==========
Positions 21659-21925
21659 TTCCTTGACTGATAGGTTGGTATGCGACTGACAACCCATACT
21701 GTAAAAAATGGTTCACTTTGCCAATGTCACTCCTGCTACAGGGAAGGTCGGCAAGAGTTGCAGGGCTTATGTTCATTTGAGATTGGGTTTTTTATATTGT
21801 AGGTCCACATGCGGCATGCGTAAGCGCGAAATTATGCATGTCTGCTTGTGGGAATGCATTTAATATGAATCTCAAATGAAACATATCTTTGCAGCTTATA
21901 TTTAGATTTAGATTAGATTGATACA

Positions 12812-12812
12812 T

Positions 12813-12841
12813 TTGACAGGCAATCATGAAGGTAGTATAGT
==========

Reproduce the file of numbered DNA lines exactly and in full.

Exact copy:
Positions 21659-21925
21659 TTCCTTGACTGATAGGTTGGTATGCGACTGACAACCCATACT
21701 GTAAAAAATGGTTCACTTTGCCAATGTCACTCCTGCTACAGGGAAGGTCGGCAAGAGTTGCAGGGCTTATGTTCATTTGAGATTGGGTTTTTTATATTGT
21801 AGGTCCACATGCGGCATGCGTAAGCGCGAAATTATGCATGTCTGCTTGTGGGAATGCATTTAATATGAATCTCAAATGAAACATATCTTTGCAGCTTATA
21901 TTTAGATTTAGATTAGATTGATACA

Positions 12812-12812
12812 T

Positions 12813-12841
12813 TTGACAGGCAATCATGAAGGTAGTATAGT